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Five questions to ask your estate agent

Spring is in the air and many of us are starting to think about moving home. If you are preparing to sell, you’ll soon have estate agents giving you their sales pitch for why you should use them. But how do you work out which agent will be best for you?

February 28, 2019

Five questions to ask your estate agent

Here are five questions to ask your estate agent that will help you separate the wheat from the chaff.

1. How much will you charge?

Obviously, this is at the forefront of your mind when choosing an estate agent so it is one of the key questions to ask your estate agent. Most estate agents charge a percentage fee which can be anything from 0.75% to 3.5% of the selling price, depending on the type of contract.

We would recommend you aim for a fee of 1% +VAT for a sole agency contract. Be prepared to haggle!

Online estate agents charge less but you’ll have to pay upfront. Our online comparison tool lets you compare prices and packages they offer. You should make sure any basic package includes at the very least floorplans, professional photography, and listings on Rightmove and Zoopla.

2. How much is my home worth – and why?

The obvious next question is how much is my house worth? You’ll want your estate agent to use local knowledge and data to give you a price at which to start marketing your property. Don’t be wooed by a high valuation – you won’t necessarily secure this price and it may take longer to sell.

Do your own research beforehand so you know what you’re talking about. Look at what houses like yours in your area have sold for (not the price they were or are listed for – you want to see how much they eventually sold for) by checking the Land Registry website. You can also use our free instant valuation tool to get a rough idea of what your home is worth based on Land Registry data.

Valuing your house isn’t a science though, and it will depend on your motivation – is it most important to you to sell quickly or maximise the price? Plus, how much a buyer is willing to pay. Invite at least three estate agents round to help get a rounded view of what the best asking price should be. Take their advice on board – they know the local market and what is happening locally in this Brexit uncertainty where people are looking for deals – but ultimately the decision of the sales price is yours.

3. What type of contract do you offer?

There are a number of different contracts that you could end up on. Each have pros and cons, so this is one of the important questions to ask your estate agent.

Sole agency is the most common type of estate agent contract.  This means that the agent you have appointed is the only one contracted as agent on the sale.  You have to pay them even if another agent finds your buyer during the sole agency period.  Some contracts give the agent “sole selling rights” which means that even if you find your own buyer through friends and family during the agency period, you still have to pay commission to your estate agent.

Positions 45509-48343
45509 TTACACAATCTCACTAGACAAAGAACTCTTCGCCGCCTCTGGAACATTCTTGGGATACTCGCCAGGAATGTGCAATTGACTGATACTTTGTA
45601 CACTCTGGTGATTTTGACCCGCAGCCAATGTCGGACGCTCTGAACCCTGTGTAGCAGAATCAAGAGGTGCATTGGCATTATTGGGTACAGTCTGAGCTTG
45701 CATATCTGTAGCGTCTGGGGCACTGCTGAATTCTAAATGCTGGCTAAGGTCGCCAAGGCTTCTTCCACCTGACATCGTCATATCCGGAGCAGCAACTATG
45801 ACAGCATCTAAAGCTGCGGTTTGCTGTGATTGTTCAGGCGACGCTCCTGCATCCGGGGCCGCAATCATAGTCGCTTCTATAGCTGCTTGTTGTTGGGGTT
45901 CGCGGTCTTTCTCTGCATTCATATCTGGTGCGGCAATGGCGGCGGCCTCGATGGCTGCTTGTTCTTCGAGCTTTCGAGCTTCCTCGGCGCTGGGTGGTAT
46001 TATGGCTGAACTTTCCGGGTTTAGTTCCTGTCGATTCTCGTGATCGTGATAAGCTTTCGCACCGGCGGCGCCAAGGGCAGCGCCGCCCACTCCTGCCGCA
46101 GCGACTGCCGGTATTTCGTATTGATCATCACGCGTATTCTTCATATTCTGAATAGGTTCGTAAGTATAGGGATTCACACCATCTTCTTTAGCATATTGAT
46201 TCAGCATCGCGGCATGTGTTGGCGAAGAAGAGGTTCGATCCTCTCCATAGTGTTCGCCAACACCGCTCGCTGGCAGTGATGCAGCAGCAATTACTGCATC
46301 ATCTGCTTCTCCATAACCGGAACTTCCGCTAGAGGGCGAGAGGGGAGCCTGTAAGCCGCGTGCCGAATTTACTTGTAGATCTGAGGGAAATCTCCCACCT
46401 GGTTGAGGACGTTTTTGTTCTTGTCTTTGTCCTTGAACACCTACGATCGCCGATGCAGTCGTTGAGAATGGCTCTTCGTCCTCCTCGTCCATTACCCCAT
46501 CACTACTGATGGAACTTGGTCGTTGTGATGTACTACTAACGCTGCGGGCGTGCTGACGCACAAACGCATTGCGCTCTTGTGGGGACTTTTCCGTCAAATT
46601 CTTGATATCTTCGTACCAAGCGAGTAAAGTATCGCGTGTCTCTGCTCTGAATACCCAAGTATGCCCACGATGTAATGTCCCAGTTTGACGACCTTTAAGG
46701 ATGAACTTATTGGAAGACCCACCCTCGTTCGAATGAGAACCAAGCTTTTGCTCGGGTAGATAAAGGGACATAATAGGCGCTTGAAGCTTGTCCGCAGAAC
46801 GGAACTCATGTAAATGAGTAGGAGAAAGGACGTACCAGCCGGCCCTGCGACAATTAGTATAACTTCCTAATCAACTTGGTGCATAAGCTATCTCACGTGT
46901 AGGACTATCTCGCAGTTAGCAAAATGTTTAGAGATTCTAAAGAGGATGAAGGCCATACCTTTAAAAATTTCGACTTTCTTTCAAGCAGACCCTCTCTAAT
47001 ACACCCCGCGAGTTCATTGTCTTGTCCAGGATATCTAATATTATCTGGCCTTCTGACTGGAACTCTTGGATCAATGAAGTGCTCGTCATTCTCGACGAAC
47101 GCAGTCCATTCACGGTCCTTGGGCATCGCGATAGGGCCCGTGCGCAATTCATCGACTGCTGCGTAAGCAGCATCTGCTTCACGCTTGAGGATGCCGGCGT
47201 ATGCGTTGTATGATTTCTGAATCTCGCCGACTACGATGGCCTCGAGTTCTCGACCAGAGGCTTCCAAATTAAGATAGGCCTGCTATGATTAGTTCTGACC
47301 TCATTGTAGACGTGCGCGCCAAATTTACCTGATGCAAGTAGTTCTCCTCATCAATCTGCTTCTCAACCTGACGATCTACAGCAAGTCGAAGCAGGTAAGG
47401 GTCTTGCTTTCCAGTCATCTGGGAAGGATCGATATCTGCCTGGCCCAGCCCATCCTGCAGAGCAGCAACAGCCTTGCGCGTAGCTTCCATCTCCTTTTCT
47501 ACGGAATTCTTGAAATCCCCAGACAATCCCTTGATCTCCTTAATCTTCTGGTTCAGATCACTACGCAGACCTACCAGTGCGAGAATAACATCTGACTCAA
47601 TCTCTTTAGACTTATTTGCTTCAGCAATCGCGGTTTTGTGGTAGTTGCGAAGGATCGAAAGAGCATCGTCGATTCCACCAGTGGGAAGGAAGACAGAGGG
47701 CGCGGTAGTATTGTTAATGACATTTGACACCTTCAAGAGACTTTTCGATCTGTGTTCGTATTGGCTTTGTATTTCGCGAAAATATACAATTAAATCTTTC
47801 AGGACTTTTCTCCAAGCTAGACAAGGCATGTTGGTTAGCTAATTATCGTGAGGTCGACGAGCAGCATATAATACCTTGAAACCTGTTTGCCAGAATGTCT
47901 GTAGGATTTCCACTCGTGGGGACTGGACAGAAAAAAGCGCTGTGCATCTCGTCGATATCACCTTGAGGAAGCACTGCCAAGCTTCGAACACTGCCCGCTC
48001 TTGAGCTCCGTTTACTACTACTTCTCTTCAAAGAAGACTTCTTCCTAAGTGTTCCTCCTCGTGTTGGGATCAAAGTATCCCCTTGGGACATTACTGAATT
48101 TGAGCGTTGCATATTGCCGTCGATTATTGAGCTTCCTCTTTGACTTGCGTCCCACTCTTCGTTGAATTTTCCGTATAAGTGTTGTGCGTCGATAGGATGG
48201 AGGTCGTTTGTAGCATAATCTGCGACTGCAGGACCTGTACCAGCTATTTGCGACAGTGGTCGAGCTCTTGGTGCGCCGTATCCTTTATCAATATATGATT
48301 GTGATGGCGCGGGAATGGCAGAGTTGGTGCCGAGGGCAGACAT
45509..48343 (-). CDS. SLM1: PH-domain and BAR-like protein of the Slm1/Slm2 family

In both sole agency and sole selling agency cases, you have to be careful about claims for double commission in the event that you involve new estate agents later on.  Multi-agency means you can list your home with as many agencies as you want and only pay commission to the one who finds you a buyer.  For this reason, commission for multi-agency is a lot higher than on sole agency.

Make sure you understand what happens if you want to switch agents. It is becoming increasingly common for you to have to pay commission to both the new agent and the old one when you sell. The Property Ombudsman (TPO) has highlighted that complaints about dual commission fees are on the rise. The problem comes from terms hidden in the estate agent contract. “Because of the level of detail in a contract, many consumers fail to read and understand all the information outlined,” a report from TPO states.

4. Am I tied-in?

Many estate agents like to tie you to them for a period. This means there is a set period of time where you cannot list your home with another agent. Known as the sole agency lock-in period this is usually four to 12 weeks.

You could also have a lengthy tie-in period – we’ve known this to be 20 weeks. So, be prepared to challenge if you find a 20 week tie-in in your contract. Ideally, you want the flexibility to terminate without incurring a penalty, after a month or six weeks – not four months – just in case you don’t get on or are unhappy with the service.

If you’re not sure about your estate agents contract get in touch with us. We can look it over for you and tell you the sections you need to have removed or changed.

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5. Are there any additional costs?

Among the questions to ask your estate agent querying additional costs is important. Don’t spend ages haggling the estate agent’s fee to then discover there are a load of further charges on top. Ask whether the fee includes a for sale board, floorplans, 360 degree photos, featured listings on property portals. All these marketing costs should be included in the % fee.

Use our online tool to find your local estate agents. You can compare everything from their fees to how likely they are to achieve the asking price when selling your home.


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